Few rely on wild rice as their sole source of income, and although the Atkinses have a mid-sized operation, they don't either. Rick is on the brink of a postponed retirement — the former Manitoba Hydro worker bought the A&W in The Pas a few years ago — and Tony takes a few weeks off work in Winnipeg every year to bring in the harvest.
"It's just about as independent a business as you can get," says Rick.
"Your success depends on yourself, and Mother Nature, of course."
As farming goes, a patch of wild rice is a long way from a wheat field. There are none of the usual input costs, as wild rice reseeds itself annually and no fertilizer or pesticides are needed.
Fuel costs add up, and organic certification can cost $700 or $800. But the biggest expenses are equipment and lake leases, which can run in the tens of thousands of dollars.
With such an unreliable crop, the Atkinses are relieved this year's harvest is shaping up to be a good one.
"We've just ended the three worst years on record," says Rick, recalling last year's scant harvest of about 2,700 kg. "This year, for most growers, is a good year."
Peel open the husk of a wild rice kernel and you'll find a slender seed, either soft and vividly green or more crisp and brown, snapping open to reveal a milky white interior.
The seeds that wind up on supermarket shelves are a glossy black, and getting them in the right condition requires a complex series of steps with a simple goal: dehydrating the rice and getting rid of husks and other debris.
Rice cures in large piles at the Wildly Canadian plant in The Pas, where some local pickers have their rice processed.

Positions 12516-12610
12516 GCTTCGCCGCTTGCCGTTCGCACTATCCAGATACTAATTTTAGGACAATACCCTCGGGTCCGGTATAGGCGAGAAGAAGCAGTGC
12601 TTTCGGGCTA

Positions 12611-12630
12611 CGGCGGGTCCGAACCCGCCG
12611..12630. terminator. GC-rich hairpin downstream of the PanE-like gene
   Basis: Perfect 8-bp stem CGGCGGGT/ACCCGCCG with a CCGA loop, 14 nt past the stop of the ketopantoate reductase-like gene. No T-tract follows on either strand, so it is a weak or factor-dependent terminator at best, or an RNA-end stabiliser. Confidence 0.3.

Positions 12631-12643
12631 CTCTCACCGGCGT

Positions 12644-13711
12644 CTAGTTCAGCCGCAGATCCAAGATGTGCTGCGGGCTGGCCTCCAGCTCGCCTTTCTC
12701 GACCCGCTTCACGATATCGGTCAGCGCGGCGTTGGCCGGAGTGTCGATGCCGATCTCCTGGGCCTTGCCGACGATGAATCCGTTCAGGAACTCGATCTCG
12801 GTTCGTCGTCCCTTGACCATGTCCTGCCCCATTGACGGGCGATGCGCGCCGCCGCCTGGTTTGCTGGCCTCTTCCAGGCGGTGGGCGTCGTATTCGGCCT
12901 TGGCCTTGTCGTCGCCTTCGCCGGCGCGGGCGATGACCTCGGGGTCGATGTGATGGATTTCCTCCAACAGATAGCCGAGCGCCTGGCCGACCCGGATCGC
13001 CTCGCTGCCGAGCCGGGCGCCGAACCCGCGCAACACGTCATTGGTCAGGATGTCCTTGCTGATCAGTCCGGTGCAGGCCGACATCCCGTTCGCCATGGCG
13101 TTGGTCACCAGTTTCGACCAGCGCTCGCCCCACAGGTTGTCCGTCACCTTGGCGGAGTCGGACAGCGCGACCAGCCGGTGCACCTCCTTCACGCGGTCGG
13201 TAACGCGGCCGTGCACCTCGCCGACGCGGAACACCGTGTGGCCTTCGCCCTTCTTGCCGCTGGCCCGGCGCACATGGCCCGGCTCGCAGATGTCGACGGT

Staff turn the nuttysmelling eep them nd after piles regularly and keep wet to prevent over-heating, and four or five days the rice is moved to a row of metal barrels, where it's heated up to 105 C.
"When you crack it, it looks like glass," says rice cooker Dennis Fidler, his face dripping sweat from the steam. "You bite it and it shatters."
The rice moves on to a series of hoppers and tanks, where it's parched, shaken and cleaned of debris.
The finished product is sorted by grade, some of it destined for high-end sales and some ground into rice flour.
Like the Atkinses, Wildly Canadian owner Les Tabachak is keen to find a bigger market at home and overseas. He's working on developing instant wild rice, and with his rice already on sale at The Pas IGA, hopes to make inroads at more grocery chains.
But trying to marketing the finished product as Manitoban — and wild — can be a headache, say the Atkinses.
That's because what customers know as wild rice isn't always grown wild, and most of what's sold is cultivated in rice paddies in California. The 9 to 22 million kg produced annually in that state dwarfs the 1.3 to 2.3 million kg harvested in northern Manitoba and Saskatchewan, says Rick.
The sky is overcast and a wind picking up as Rick heads in after his last round. After eight hours, the barge is loaded down with around 50 bags of rice, worth about $3,125.
Rick takes the pontoon boat and begins the long trek back to shore, and Robbie Cohoe, hired to help with the harvest, buzzes off alone on an air boat he spent part of the morning repairing as it was pulled behind the barge.
Tony steers the barge homeward, and after reaching Kapiskwutunuskot he picks up a handful of old rice kernels from the bottom of the boat, casting them into the water.
It's a ricer's version of spring seeding, an unreliable but low-risk act of faith. There's always the chance the rice will take root, that weather and water levels and other mysterious factors will conspire to produce a healthy crop.
"That's how it starts," says Tony, tossing another fistful into the water.